Account Of An Atheist
In the “About” section of this blog I state that the main purpose of this page is “to encourage thoughtful consideration of what you, the reader, believe and why you believe it.” The various posts on this site explain a lot of the “what” I believe so I thought I’d devote this post to the “why” and touch on how I came to believe the things I believe.
First off I wasn’t raised in a purely secular or atheistic household. My mother was, at least nominally, a Roman Catholic. We went to church, sometimes regularly, at other times more sporadically. My sister and I were baptized, had first communions and attended Catholic schools. There was, however, no talk of god in our house, no bible on our bookshelves, and never any strenuous attempt made by our mother to ensure that we followed her, or any, specific religious tradition.
To understand why I think the things I think you have to understand the sort of person I am. I was always a studious, curious, opinionated, (and I flatter myself to say) bright sort of child. I’ve never been the sort of person to accept what I’m told without question, or to accept an answer that was less than completely satisfying. The more I learned about the Catholic faith the more questions I had, and the more less than satisfying answers I received. I learned, as a lot of children do, that the primary requirement of religion was faith: that I was required to accept and believe what I was told without the benefit of any proof whatsoever, or even convincing argument in its favor. This automatically put me off. In every other aspect of my education and life I was required to think, to explore, to study, and to judge whether something was reasonable, but in this area I was just supposed to accept? This never seemed right to me.
I was and am an extremely imaginative person, I understand what it is to build large and complex fictions to entertain, escape, and even cope with uncomfortable truths. Even at a young age I think I recognized that there was little difference between what I did in my own mind with my various stories and the religion I saw laid out in church.
I read the bible all the way through for the first time at about thirteen or so years old, and by the time I finished reading it I was certain that not only was it not really true, but that it was an excellent thing that it wasn’t true. My education had only reached the end of grade school at this point yet I’d already been exposed to enough science and history to know that the bible was just flat out wrong on several points (like these).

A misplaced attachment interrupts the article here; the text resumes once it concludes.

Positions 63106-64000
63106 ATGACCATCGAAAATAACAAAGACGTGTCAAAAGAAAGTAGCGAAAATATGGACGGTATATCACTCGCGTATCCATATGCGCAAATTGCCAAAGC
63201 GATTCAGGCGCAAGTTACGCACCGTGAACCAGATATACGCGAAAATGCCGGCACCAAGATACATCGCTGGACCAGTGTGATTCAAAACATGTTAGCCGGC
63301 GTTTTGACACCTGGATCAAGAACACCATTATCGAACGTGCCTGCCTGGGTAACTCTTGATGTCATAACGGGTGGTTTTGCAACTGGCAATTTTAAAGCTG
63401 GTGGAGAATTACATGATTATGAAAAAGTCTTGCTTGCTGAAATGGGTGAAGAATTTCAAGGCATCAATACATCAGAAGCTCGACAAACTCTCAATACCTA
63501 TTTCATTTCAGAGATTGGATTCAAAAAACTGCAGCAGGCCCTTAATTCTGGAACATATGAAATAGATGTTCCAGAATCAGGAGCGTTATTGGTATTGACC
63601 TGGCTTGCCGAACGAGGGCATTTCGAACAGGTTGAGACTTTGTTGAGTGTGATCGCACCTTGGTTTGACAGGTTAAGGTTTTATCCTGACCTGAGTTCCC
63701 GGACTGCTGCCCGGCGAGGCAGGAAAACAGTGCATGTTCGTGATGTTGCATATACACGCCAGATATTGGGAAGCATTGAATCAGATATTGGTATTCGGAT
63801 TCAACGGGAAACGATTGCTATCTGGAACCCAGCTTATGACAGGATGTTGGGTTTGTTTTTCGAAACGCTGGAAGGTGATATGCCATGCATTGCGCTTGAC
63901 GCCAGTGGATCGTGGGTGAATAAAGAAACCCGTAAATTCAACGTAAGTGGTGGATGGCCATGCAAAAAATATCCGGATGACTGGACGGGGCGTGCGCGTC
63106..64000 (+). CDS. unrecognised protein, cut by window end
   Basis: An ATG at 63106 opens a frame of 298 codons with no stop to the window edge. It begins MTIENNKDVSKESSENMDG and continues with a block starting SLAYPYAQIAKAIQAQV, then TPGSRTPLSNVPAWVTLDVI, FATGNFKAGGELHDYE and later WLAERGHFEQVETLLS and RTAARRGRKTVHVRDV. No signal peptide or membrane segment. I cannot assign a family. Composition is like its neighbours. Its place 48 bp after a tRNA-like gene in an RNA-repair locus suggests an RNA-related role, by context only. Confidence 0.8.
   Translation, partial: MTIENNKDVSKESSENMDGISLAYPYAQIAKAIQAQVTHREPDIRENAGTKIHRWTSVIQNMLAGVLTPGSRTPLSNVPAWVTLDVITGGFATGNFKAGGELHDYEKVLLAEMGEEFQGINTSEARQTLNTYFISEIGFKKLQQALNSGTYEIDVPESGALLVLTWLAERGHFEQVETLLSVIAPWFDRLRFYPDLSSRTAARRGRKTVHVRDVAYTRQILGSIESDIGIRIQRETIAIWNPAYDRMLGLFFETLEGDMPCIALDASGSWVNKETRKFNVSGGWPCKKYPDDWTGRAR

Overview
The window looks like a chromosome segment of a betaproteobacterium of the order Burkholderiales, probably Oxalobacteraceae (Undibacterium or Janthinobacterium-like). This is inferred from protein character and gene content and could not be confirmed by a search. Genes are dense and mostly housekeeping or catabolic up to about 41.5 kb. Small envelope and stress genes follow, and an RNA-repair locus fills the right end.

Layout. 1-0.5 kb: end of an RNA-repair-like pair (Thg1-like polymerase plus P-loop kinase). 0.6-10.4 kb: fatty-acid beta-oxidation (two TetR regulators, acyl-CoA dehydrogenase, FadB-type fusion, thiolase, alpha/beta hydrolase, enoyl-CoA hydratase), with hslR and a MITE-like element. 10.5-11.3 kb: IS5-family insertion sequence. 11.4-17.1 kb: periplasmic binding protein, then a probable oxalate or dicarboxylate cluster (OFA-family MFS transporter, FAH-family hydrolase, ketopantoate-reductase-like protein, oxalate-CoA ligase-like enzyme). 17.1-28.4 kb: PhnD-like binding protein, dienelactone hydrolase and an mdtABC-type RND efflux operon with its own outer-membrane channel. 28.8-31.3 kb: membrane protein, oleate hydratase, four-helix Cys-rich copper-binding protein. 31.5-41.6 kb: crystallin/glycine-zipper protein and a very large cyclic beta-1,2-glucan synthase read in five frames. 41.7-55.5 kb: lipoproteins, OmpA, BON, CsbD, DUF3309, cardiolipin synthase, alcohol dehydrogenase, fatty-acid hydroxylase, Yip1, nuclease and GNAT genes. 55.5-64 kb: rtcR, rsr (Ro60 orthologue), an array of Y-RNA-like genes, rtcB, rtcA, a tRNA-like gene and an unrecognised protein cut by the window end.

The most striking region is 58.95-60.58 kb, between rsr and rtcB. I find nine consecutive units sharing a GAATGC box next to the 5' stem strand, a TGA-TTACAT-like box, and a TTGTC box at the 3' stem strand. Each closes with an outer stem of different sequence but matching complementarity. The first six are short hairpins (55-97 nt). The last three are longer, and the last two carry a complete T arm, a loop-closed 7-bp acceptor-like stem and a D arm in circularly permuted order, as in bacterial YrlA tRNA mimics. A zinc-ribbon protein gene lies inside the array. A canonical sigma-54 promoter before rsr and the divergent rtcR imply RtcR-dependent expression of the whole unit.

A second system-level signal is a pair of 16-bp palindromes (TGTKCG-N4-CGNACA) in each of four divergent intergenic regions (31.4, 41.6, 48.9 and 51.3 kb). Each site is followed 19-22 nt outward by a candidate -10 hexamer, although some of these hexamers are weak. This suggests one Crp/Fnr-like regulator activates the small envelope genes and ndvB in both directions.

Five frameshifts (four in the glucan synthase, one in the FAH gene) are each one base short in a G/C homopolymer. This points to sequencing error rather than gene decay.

I’ve studied several versions of Christianity, some Islam, some Buddhism and even some Hinduism as well as Greek, Roman, Norse, and Egyptian mythology and they all strike me as similar. They all reach for answers to the tough questions, and attempt to explain how and why we’re here. Unfortunately for religion we now have the technology and understanding to search out and discover the actual answers to the big questions, and our studies so far have led us to the knowledge that every religion past or present is just riddled with errors and falsehoods. They all oversimplify incredibly complex realities in order to make them palatable and understandable to the masses without the need to actually study. They all seek to capitalize on the natural human fear of the unknown and specifically the fear of death. They promise to reassure you that you won’t really die, all you have to do is accept their system and worship with your whole heart (and often wallet) and you won’t just die and be lost, you’ll be reincarnated and come back, or ascend to the halls of Valhalla, or be rewarded with Paradise or Heaven, or achieve Nirvana. To my mind there’s no distinction between the ones that are still called religions and the ones that are have been reclassified with time and labelled myths. They are all, quite apparently to me, designed to explain and make sense of the world, to provide purpose in life, and consolation about death. The problem is that even a moderate understanding of how the world actually operates can’t help but conflict with a religious view of reality. Science gives us much more plausible, testable, and falsifiable explanations for how the universe came to be, how we came to be, and why we are the way we are. It achieves what religions throughout the ages and around the globe have pretended to achieve, it provides genuine answers, builds our understanding and improves the quality of our lives.
My atheism is the result of years of questioning and studying. It is rooted in a critical examination of the claims of religion and a general understanding of the truths of science and history. It is the assertion that there is not enough evidence or good reason to convince me of the existence of a deity. My AntiTheism however is a related but separate thing. It is the assertion that the very idea of a deity, the very practice of religion is a damaging and dangerous practice which divides us as a society, builds artificial barriers between us, and acts as a roadblock to genuine understanding. This is also based on my understanding of history, but also my understanding of current events. To me the good that religion can do (the charity work, the sense of community, the comfort it brings to many) are not justification enough to balance with the horrors, ignorance, bigotries, and hatreds which religion has always fostered in our society. Both my atheism and my AntiTheism are based on my personality, my knowledge, my understanding and my morality. They’re not simple beliefs or positions arrived at lightly but thousands of hours of introspection, study and consideration distilled and concentrated into a few simple words.